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Short-Term Effect of BalanceWear Therapy on Mobility in Older Adults With Mobility Limitations

Vincenzo, Jennifer L. PT, PhD, GCS1; Gibson-Horn, Cindy PT2; Gray, Michelle PhD3

Journal of Geriatric Physical Therapy: October/December 2017 - Volume 40 - Issue 4 - p 175–182
doi: 10.1519/JPT.0000000000000094
Research Reports

Background and Purpose: Mobility limitations are prevalent among older adults and are related to falls, morbidity, and mortality. BalanceWear Therapy (BWT) improves measures of mobility among people with multiple sclerosis but has not been studied in older adults. Therefore, the purpose of this investigation was to examine the effects of BWT on measures of mobility among older adults with limited mobility.

Methods: This study was a double-blind, randomized controlled trial of older adults recruited from senior living facilities. Adults aged 86.0 (6.1) years were randomized into a BWT, weighted orthotic (WG), group, n = 17, or a sham BWT, sham-weighted orthotic (SWG), group, n = 16. All participants wore the orthotic for 4 hours per day for 5 days. Mobility, measured by the Short Physical Performance Battery (SPPB), Timed Up and Go (TUG), gait speed (GS), and the Functional Gait Assessment (FGA), was recorded pre- and postintervention. Separate repeated analysis of variances were conducted for each variable to determine the intervention group (WG, SWG) by time (before, after) interaction effect.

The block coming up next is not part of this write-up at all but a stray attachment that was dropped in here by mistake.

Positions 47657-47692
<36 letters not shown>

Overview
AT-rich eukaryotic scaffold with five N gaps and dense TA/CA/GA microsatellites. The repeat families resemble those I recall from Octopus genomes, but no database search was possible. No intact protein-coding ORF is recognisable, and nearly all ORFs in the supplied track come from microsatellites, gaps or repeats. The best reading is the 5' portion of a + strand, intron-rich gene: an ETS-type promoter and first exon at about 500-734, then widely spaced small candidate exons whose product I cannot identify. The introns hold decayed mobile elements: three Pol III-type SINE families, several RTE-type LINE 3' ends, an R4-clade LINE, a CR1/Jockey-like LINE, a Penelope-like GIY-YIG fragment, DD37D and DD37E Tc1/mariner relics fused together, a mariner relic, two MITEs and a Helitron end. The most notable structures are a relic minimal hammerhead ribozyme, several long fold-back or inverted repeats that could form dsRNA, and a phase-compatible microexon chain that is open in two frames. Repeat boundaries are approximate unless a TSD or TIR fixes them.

Results and Discussion: After a 5-day intervention of strategically weighted BWT intervention compared with a sham intervention, the SPPB improved 1.3 points in the WG, with no change in the SWG (P = .04). No between-group differences were observed for the TUG (P = .70), GS (P = .74), or FGA (P = .22).

Conclusion: A short-term BWT intervention resulted in improvements in mobility on the SPPB among older adults with limited mobility.

1Department of Physical Therapy, University of Arkansas for Medical Sciences, Fayetteville.

2Motion Therapeutics, Oakland, California.

3Human Performance Lab, Office for Studies on Aging, University of Arkansas, Fayetteville.

Address correspondence to: Jennifer L. Vincenzo, PT, PhD, GCS, Department of Physical Therapy, University of Arkansas Medical Sciences, Fayetteville, AR (jlvincenzo@uams.edu).

The authors received partial funding for this investigation from Country Meadows Retirement Facilities, Inc, Hershey, Pennsylvania.

One, author, CGH, has part ownership of Motion Therapeutics which manufactures and sells Balancewear garments. None of the other authors has a conflict of interest in this study.

Richard W. Bohannon was the Decision Editor.

© 2017 Academy of Geriatric Physical Therapy, APTA
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